But this high-wind event was almost missed by the instruments at the Mount Baker Ski Area telemetry site, as the unheated wind gages had been rimed up and frozen solid for almost 2 days until temperatures warmed above freezing in the early AM hours of December 20, just a few hours before the windstorm passed through. It's also possible that other high-wind events could have been missed in previous years when the wind gage was rimed, although this is not a very frequent occurrence at the Baker site compared to other more remote NWAC sites with unheated wind gages. In particular the Camp Muir site, where the wind gages often spend days, weeks, or even months rimed up and inoperative during every fall-winter-spring season, as it was during this windstorm (plus a telemetry outage there too).

As for the Mount Baker Ski Area itself, staff had already decided the day before that they would be closed all day on Thursday due to the expected winds, a very good decision in light of what actually did occur!

« Last Edit: 12/22/18, 05:21 PM by Amar Andalkar » Logged

snojones
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Re: Windiest day ever at Mt Baker NWAC site: 117 mph!!
« Reply #1 on: 12/22/18, 04:16 PM »

What was the damage around Baker like?!  That kind of wind could really tear the place up badly!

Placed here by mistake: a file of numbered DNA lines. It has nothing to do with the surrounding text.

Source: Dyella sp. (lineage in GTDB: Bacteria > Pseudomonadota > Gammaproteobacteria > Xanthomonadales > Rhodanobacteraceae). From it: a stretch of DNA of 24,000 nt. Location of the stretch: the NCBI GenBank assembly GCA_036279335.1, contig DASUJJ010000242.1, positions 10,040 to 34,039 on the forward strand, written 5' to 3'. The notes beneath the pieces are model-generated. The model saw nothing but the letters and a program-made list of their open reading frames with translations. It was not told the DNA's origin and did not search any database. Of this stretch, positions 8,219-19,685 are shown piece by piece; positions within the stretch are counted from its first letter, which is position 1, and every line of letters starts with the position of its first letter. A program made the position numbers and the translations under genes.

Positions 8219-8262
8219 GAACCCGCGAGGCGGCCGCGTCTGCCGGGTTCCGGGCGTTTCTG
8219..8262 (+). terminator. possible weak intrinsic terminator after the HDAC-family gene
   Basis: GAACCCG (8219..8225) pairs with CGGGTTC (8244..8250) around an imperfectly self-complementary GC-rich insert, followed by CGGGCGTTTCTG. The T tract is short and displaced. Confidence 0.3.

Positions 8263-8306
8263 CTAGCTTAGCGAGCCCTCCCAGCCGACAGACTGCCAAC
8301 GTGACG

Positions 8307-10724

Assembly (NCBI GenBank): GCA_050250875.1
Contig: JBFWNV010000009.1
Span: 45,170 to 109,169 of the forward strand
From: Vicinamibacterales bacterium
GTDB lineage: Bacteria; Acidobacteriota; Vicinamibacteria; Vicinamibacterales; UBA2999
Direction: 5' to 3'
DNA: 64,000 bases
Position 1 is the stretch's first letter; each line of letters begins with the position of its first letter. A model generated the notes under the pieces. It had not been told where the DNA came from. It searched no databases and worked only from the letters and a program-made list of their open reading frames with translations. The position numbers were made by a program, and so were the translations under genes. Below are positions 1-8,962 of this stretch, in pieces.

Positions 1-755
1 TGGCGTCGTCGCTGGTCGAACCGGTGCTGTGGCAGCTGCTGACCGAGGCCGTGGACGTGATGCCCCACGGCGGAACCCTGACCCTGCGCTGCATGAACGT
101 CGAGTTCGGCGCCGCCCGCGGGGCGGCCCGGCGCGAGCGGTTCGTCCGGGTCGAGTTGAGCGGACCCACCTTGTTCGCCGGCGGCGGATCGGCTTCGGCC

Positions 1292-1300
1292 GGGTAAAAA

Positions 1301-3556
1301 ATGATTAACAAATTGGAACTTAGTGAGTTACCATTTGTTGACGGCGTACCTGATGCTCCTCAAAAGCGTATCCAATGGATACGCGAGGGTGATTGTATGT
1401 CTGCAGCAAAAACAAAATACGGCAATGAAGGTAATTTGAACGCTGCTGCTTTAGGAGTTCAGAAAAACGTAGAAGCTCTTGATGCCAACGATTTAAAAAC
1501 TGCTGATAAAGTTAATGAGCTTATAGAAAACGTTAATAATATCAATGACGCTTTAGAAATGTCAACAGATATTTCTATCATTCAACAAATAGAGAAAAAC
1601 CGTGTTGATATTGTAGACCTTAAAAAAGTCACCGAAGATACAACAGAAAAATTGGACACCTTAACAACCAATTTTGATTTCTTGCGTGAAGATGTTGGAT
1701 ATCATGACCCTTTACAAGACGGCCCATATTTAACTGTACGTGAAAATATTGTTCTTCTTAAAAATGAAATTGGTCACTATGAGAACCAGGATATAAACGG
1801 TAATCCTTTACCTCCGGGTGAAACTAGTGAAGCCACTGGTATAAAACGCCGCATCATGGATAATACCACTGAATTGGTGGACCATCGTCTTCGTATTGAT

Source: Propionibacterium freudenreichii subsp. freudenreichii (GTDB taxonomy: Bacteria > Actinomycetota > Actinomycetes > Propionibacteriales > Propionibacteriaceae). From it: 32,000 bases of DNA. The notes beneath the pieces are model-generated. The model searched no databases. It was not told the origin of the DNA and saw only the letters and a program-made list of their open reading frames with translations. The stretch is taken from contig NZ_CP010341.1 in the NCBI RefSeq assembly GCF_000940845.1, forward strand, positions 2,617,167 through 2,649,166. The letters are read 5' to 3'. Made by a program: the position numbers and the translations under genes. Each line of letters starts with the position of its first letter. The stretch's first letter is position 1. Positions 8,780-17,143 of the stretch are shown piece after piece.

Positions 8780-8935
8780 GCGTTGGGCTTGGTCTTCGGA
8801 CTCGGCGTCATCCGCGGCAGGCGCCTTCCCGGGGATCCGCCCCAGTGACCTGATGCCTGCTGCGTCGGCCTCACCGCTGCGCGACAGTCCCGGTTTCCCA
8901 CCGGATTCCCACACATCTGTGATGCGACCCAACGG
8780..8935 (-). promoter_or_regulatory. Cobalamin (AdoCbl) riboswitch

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Amar Andalkar
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Re: Windiest day ever at Mt Baker NWAC site: 117 mph!!
« Reply #2 on: 12/28/18, 06:10 PM »

For a detailed analysis of the windstorm which produced the record winds at the Mount Baker NWAC site, see this lengthy blog post by Wolf Read:

The Solstice Eve Windstorm of 2018
https://coquitlamwx.wordpress.com/2018/12/22/the-solstice-eve-windstorm-of-2018/
(the article is still in progress and not completed yet as of 28Dec2018)
 
One primary takeaway from the article is that this was roughly a "once-a-decade level windstorm" for the region near Abbotsford, BC, which is the closest airport with detailed climate records to Mount Baker Ski Area, located 33 miles WNW of it (for comparison, Bellingham Airport is about 39 miles west). This once-a-decade level roughly matches what is seen in the historical wind data presented above from the Mount Baker NWAC site too. Read's analysis is primarily concerned with windstorm effects on coastal sites and cities, not up in the mountains, so there is no mention of the record winds at Baker in the current version of the article.

Note that Wolf Read is the researcher and author of the comprehensive Storm King site, which covers "The Climatology and Meteorology of Windstorms That Affect the Cascadia Region of North America, Including the US. Pacific Northwest And Southwest British Columbia, Canada":
http://www.climate.washington.edu/stormking/


What was the damage around Baker like?!  That kind of wind could really tear the place up badly!

Didn't actually see any reports of significant damage at the ski area, at least not posted on their website over the next couple days. In general, ski lifts, lift towers, and their upper terminals are designed to easily withstand winds well in excess of 100 mph, so damage to those structures would be unlikely during this event.